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WHERE is the line drawn between scientific curiosity and merely morbid curiosity? The ``salvage'' operations, if that is the term, being conducted by the French crew bringing up items from the wreckage of the Titanic have occasioned charges of grave robbing and exploitation.

But Taurus International, the Paris-based organization that has mounted this state-of-the-art operation, has also had its defenders, notably among the advocates of free enterprise, come what may.

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At a press conference last week, Taurus chairman Robert Chappaz insisted that the artifacts would not be sold but put on public display, with due respect for those who died. But it was also confirmed that actor Telly Savalas has been booked to unveil the artifacts on a television ``docutainment'' feature to be broadcast worldwide from Geneva in October.

The sinking of the Titanic, in which over 1,500 people perished, has exercised a certain fascination over the years. Three-quarters of a century have gone by since, but it's not yet ancient history. A number of survivors of the disaster remain, and so do relatives of Titanic victims.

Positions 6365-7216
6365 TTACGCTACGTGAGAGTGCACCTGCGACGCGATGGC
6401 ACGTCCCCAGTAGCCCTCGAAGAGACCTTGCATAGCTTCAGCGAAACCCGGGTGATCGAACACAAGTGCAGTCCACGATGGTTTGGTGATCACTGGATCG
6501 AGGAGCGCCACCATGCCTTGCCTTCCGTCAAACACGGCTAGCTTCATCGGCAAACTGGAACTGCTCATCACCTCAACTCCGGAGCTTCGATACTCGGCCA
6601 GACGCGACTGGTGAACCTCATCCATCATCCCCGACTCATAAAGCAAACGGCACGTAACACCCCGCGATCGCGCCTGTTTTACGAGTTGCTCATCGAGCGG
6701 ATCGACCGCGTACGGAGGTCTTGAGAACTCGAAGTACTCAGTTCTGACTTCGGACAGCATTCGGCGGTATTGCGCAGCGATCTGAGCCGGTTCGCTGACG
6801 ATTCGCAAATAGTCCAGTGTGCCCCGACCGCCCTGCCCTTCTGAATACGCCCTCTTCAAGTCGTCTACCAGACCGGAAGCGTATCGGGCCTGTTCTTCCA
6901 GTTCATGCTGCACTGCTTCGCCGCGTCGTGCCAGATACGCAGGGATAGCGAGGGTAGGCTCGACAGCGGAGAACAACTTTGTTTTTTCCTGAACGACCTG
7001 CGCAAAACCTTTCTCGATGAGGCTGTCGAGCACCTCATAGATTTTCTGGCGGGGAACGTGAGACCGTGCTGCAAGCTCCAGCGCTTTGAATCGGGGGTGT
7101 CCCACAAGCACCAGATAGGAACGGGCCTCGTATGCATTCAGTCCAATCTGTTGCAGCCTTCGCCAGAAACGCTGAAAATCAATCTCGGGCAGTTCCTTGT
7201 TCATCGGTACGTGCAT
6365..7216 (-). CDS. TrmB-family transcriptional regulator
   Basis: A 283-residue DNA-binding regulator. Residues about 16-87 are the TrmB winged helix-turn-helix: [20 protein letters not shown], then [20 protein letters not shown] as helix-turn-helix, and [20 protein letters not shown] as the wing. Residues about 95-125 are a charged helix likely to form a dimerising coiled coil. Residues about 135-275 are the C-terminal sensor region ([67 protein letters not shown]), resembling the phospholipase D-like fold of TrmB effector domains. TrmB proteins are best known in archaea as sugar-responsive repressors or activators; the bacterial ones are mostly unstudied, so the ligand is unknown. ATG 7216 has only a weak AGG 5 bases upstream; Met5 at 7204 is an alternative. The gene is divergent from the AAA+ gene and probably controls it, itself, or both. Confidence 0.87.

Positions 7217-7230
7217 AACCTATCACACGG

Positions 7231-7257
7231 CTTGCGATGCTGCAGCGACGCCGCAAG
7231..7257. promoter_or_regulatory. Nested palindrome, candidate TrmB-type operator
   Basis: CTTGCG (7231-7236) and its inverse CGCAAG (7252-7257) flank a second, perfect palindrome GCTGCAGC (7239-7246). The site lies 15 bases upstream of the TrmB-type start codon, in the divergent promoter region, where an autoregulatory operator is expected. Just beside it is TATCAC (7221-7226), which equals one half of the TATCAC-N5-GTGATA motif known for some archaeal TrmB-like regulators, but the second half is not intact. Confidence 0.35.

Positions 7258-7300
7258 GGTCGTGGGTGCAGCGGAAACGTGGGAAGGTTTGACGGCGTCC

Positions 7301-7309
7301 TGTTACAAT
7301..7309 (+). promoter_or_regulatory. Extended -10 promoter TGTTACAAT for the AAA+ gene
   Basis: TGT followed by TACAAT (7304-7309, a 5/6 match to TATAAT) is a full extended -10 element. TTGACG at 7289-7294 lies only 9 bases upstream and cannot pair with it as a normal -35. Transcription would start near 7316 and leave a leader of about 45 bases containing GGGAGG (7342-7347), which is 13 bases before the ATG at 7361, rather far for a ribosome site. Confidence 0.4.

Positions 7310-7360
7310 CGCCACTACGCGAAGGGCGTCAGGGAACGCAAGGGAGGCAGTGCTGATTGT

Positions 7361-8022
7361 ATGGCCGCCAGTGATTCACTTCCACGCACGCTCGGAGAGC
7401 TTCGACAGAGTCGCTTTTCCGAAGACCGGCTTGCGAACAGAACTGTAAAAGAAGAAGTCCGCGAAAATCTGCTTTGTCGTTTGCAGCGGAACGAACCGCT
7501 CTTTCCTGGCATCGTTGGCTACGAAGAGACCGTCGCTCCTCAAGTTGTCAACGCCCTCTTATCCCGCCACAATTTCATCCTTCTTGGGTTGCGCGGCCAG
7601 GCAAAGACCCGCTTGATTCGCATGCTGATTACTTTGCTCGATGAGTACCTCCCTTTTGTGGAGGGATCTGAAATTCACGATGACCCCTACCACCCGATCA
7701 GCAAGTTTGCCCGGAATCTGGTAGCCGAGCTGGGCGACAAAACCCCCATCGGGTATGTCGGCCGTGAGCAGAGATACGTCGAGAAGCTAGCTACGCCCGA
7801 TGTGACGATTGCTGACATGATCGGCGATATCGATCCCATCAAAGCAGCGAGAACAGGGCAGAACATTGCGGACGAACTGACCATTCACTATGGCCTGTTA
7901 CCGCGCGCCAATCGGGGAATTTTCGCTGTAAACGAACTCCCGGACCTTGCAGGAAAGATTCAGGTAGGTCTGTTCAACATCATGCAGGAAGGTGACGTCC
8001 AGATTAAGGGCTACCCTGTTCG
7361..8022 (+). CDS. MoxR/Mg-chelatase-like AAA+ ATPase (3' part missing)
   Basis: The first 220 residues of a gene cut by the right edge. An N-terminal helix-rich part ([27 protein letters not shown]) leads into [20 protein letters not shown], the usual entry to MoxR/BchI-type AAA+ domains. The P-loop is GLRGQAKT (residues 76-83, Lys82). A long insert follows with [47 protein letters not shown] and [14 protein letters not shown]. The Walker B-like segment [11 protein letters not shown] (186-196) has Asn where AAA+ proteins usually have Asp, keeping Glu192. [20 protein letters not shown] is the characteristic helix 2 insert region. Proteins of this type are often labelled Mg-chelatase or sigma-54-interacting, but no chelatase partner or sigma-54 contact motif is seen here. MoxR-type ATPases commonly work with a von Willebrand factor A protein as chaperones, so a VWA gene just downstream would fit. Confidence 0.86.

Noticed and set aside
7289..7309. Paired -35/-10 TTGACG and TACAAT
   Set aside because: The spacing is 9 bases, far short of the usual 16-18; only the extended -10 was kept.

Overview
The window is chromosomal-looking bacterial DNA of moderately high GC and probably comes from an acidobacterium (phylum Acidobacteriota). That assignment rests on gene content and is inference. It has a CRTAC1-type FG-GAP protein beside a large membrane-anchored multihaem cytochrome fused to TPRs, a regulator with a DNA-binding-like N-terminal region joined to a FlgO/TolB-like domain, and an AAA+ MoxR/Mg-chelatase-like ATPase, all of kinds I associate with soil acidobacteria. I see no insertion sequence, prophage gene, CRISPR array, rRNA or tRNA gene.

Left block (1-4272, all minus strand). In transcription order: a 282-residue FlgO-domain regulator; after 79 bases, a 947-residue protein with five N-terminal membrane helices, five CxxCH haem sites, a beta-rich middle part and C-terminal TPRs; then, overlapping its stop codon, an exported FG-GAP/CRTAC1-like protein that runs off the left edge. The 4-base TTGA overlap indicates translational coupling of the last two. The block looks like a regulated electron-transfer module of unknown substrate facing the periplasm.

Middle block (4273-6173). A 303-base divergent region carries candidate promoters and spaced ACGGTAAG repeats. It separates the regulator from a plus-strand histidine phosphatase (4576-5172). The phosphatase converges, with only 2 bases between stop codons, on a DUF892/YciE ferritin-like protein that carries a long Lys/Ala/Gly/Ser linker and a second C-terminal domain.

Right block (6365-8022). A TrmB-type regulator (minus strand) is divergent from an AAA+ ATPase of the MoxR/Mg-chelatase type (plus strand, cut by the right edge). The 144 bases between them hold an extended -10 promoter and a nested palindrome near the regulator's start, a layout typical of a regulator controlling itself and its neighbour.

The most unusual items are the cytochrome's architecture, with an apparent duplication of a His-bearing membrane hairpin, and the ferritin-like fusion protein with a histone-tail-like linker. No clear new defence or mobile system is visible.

The artifacts being recovered - including banknotes and jewels - do not have archaeological significance in the sense that artifacts from truly ancient civilizations do. There are other, much less costly, ways of learning about the kind of china services in use in 1912.

There have been no human remains discovered in the wreckage, and so the public has been spared one possible element of ghoulishness on the nightly newscast. Still, one wonders, why not just leave the ship in peace?

There oughtta be a law! has been the indignant response from some quarters to the Titanic scavenging. Well, there isn't, as far as we can tell. But not everything that is possible is a good idea. We wonder whether there might not be better uses for the salvors' splendid underwater technologies than this.

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